• 9. International Journal of Computer Engineering and Technology (IJCET ISSN 0976 - 6375(Online), Volume 5, Issue 3.Comparison Table 9 shows the comparative study of two methods Manhattan distance. Comparison Recognition rate by Mahalanobis distance and Manhattan Front faces Changed angle PCA test with Manhattan distance Measure 50 0 PCA test with Mahalanobis distance Measure 75 52.94 Graph 9 shows that the Mahalanobis distance gives the better performance than the Manhattan distance in overall face recognit recognized better by Manhattan distance as compared to the Mahalanobis distance. . 0 10 20 30 40 50 60 70 80 Front faces Changed angle International Journal of Computer Engineering and Technology (IJCET), ISSN 0976 6375(Online), Volume 5, Issue 5, May (2014), pp. 01-11 © IAEME 9 Graph 8 Table 9 shows the comparative study of two methods Mahalanobis distan Table 9 Recognition rate by Mahalanobis distance and Manhattan Distance Measure using PCA Changed angle Changed Angle Changed Complexion Total Recognised Images Percentage 0 47.05 50 11 52.94 0 0 12 Mahalanobis distance gives the better performance than the Manhattan distance in overall face recognition rate. But the images of changed complexions are recognized better by Manhattan distance as compared to the Mahalanobis distance. Expressions Complexion Changed angle Changed Changed No. of images Recognized Images Recognition rate ), ISSN 0976-6367(Print), distance and the Recognition rate by Mahalanobis distance and Manhattan Percentage 40.74 44.44 Mahalanobis distance gives the better performance than the ion rate. But the images of changed complexions are
  • 10. International Journal of Computer Engineering and Technology (IJCET ISSN 0976 - 6375(Online), Volume 5, Issue V. CONCLUSION In this paper it is observed that distance method. It has recognized total distance) has recognized total 11(40.74) an improvement in the overall performance VI. FUTURE SCOPE The drawback of the Mahalanobis distance is the equal adding up of the variance normalized squared distances of the features. In the case of noise free signals this leads to the best possible performance. But if the feature is distorted by noise, due feature can have such a high value that it covers the information provided by the other features and leads to a misclassification. Therefore, to find classification procedures which are more robust to noise we have to find a distance measure which gives less weight to the noisy features and more weight to the clean features. This can be reached by comparing the different input features to decide which feature should be given less weight or being excluded and which weight. [3][5][15]. REFERENCES Journal Papers [1]. Mini Singh Ahuja1, Sumit Chhabra2, “ Recognition”, International Journal of Enterprise Computing and Business Systems ISSN (Online): 2230-8849, Vol. 1 Issue 2 July 2011. [2]. Thiyagarajan, Arulselvi & Sainarayanan, “ with Different Distance Measures”, 4, Issue 6. [3]. Supriya Kapoor, Shruti Khanna, Rahul Bhatia, and Mahalanobis distance”, Vol. 7, No. 2, 2010. 01020304050607080 Frontfaces Recognition rate by Mahalanobis distance and Manhattan Distance Measure using PCA International Journal of Computer Engineering and Technology (IJCET), ISSN 0976 6375(Online), Volume 5, Issue 5, May (2014), pp. 01-11 © IAEME 10 Graph 9 In this paper it is observed that the Mahalanobis distance gives the better results as t has recognized total 12(44.44%) images out of 27 while L1 norm (Manhattan 11(40.74) images out of 27. Hence using Mahalanobis distance overall performance. The drawback of the Mahalanobis distance is the equal adding up of the variance normalized squared distances of the features. In the case of noise free signals this leads to the best possible performance. But if the feature is distorted by noise, due to the squaring of the distances, a single feature can have such a high value that it covers the information provided by the other features and leads to a misclassification. Therefore, to find classification procedures which are more robust to e to find a distance measure which gives less weight to the noisy features and more weight to the clean features. This can be reached by comparing the different input features to decide which feature should be given less weight or being excluded and which feature should have more Mini Singh Ahuja1, Sumit Chhabra2, “Effect of Distance Measures in PCA Recognition”, International Journal of Enterprise Computing and Business Systems ISSN Vol. 1 Issue 2 July 2011. Thiyagarajan, Arulselvi & Sainarayanan, “Statistical Models for Face Recognition System with Different Distance Measures”, International Journal of Image Processing (IJIP), Volume Shruti Khanna, Rahul Bhatia, “Facial Gesture recognition using correlation Vol. 7, No. 2, 2010. Changedangle ChangedAngle Changed… TotalRecognised… Percentage Recognition rate by Mahalanobis distance and Manhattan Distance Measure using PCA PCA test with Manhattan distance Measure PCA test with Mahalanobi s distance Measure ), ISSN 0976-6367(Print), distance gives the better results as Manhattan images out of 27 while L1 norm (Manhattan Mahalanobis distance there is The drawback of the Mahalanobis distance is the equal adding up of the variance normalized squared distances of the features. In the case of noise free signals this leads to the best possible to the squaring of the distances, a single feature can have such a high value that it covers the information provided by the other features and leads to a misclassification. Therefore, to find classification procedures which are more robust to e to find a distance measure which gives less weight to the noisy features and more weight to the clean features. This can be reached by comparing the different input features to decide feature should have more Effect of Distance Measures in PCA-Based Face Recognition”, International Journal of Enterprise Computing and Business Systems ISSN Statistical Models for Face Recognition System International Journal of Image Processing (IJIP), Volume Facial Gesture recognition using correlation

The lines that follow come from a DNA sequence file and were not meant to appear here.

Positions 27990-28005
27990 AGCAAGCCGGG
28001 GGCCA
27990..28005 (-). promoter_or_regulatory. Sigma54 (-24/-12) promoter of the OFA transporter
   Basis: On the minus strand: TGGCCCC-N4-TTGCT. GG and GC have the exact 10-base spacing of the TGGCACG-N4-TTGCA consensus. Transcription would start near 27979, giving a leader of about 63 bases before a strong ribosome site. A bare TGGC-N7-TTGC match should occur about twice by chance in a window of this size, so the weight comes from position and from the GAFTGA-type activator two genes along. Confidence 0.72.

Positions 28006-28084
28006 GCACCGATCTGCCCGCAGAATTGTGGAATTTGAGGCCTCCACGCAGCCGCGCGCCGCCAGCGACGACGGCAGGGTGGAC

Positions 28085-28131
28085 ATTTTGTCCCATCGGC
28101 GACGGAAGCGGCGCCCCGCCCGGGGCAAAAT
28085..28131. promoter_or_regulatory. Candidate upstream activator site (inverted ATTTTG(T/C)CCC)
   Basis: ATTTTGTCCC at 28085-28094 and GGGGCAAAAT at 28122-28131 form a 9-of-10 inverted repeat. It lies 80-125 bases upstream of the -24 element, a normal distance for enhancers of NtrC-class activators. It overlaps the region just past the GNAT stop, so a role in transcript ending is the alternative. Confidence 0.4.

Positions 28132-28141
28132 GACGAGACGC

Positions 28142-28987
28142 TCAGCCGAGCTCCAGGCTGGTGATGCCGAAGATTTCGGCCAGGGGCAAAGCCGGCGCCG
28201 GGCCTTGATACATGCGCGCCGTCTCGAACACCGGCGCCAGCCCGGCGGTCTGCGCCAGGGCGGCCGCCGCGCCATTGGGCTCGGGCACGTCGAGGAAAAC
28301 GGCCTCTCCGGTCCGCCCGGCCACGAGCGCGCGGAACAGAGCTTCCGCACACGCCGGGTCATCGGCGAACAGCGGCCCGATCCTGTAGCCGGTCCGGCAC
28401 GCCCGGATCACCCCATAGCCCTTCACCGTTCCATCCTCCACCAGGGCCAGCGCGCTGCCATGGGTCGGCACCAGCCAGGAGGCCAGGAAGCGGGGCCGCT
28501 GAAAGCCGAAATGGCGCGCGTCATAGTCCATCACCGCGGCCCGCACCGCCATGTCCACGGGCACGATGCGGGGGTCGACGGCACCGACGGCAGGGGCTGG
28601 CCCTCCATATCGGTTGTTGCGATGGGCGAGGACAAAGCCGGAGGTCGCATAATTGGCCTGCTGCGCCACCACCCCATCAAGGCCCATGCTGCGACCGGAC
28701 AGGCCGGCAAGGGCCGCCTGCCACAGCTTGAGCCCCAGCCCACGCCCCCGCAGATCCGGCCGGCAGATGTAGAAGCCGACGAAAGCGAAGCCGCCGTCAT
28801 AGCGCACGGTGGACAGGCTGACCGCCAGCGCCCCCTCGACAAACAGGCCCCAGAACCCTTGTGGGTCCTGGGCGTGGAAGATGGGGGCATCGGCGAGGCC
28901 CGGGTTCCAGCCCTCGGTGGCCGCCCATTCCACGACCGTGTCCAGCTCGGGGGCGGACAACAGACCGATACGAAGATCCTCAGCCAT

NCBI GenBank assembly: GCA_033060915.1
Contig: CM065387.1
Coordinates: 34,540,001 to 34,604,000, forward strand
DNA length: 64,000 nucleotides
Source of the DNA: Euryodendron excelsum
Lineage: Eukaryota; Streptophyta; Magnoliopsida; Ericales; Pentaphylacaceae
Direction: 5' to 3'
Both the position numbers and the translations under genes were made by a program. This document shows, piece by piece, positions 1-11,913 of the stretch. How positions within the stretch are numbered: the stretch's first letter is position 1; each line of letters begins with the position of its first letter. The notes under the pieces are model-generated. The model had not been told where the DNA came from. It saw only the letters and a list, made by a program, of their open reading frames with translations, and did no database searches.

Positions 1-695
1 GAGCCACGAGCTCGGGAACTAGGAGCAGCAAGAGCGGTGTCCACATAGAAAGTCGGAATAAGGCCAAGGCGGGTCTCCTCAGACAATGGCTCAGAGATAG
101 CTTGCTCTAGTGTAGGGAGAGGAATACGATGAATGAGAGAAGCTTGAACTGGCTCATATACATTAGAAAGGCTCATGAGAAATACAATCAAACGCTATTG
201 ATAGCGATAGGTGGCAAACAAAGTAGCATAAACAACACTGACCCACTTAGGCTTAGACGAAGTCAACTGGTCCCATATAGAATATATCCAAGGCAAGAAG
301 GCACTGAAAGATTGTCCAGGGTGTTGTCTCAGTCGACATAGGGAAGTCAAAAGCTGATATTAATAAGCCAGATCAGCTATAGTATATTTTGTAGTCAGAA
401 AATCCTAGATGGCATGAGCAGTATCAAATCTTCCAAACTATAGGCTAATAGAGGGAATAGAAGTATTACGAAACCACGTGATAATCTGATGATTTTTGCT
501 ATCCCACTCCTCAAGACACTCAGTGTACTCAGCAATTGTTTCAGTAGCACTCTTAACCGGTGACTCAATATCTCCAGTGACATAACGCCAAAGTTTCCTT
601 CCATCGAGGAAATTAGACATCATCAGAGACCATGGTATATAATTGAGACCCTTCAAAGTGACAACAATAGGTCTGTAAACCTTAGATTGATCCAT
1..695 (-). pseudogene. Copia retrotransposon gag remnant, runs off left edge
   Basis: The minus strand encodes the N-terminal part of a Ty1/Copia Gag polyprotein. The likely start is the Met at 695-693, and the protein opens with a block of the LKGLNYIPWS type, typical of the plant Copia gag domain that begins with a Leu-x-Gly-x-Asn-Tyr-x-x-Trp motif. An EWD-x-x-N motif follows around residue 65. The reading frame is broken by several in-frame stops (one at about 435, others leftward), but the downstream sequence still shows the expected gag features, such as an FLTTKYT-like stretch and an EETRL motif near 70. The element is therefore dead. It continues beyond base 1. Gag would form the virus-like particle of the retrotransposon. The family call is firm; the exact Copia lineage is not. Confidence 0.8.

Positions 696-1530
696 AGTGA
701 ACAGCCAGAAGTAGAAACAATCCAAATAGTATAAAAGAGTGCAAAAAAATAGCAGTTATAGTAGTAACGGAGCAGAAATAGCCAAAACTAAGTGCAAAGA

• 11. International Journal of Computer Engineering and Technology (IJCET), ISSN 0976-6367(Print), ISSN 0976 - 6375(Online), Volume 5, Issue 5, May (2014), pp. 01-11 © IAEME 11 [4]. Vytautas Perlibakas,” Distance measures for PCA-based face recognition”, Pattern Recognition Letters 25 (2004) 711–724, 2003. [5]. S. Sural, G. Qian and S. Pramanik “A Comparative Analysis of Two Distance Measures in Color Image Databases” IEEE International Conference on Image processing, vol.1, pp I-401 - I-404, 2002. [6]. S.Chitra, Dr.G.Balkrishanan, “A Survey of Face Recognition Feature Extraction Process of Dimensionality Reduction Techniques”, Journal of Theoretical and Applied Information Technology, Vol. 36, No.1. Theses [7]. Wendy S. Yambor, Bruce A. Draper, J. Ross Beveridge, “Analyzing PCA-based Face Recognition Algorithms: Eigenvector Selection and Distance Measures”, Computer Science Department, Colorado State University, July 1, 2000. [8]. Wendy S. Yambor, “Analysis of PCA-Based and Fisher Discriminant-Based Image Recognition Algorithms”, Technical Report CS 00-103, July 2000. [9]. Yangfeng Ji, Tong Lin, Hongbin Zha,” Mahalanobis Distance Based Non-negative Sparse Representation for Face Recognition”, Key Laboratory of Machine Perception (Ministry of Education), School of EECS, Peking University, Beijing 100871, China. Proceedings Papers [10]. Vadivel, A. K. M. S. S. A., A. K. Majumdar, and Shamik Sural. "Performance comparison of distance metrics in content-based image retrieval applications." In Proc. of Internat. Conf. on Information Technology, Bhubaneswar, India, pp. 159-164. 2003. [11]. Mrs. M. D. Malkauthekar,”Classifying Facial Images”, IEEE International conf. ICETECT11 Kanyakumari , Tamilnadu, 2011. [12]. Mrs. M. D. Malkauthekar and Mrs. S. D. Sapkal, “Face Recognition with Fourier Descriptors and Fisher Discriminant Analysis”, International Conference on Biometrics Technologies and Applications, August 29, 2008, Pragati Maidan, New Delhi, India. [13]. Mrs. M. D. Malkauthekar, Mrs. S. D. Sapkal and Ms. S.N. Kakarwal “Analysis of Classification Methods of Face Images using PCA and Fisher-Based Algorithms”, ICACT- 2008, 26-28 Dec 2008 Hyderabad. [14]. Mrs. M. D. Malkauthekar and Mrs. S. D. Sapkal, “Experimental Analysis of Facial Images using Fisher Discriminant and PCA” IEEE sponsored IACC 2008, Patiala. [15]. Mrs. M. D. Malkauthekar, Mrs. S. D. Sapkal and Mr. V.P. Kshirsagar, “Face Recognition Using Nearest Neighbor Method”, ICSCI-2008, Hyderabad. [16]. Erum Naz, Umar Farooq, Tabbasum Naz, “Analysis of Principal Component Analysis-Based and Fisher Discriminant Analysis-Based Face Recognition Algorithms”, IEEE--ICET 2006 2nd International Conference on Emerging Technologies.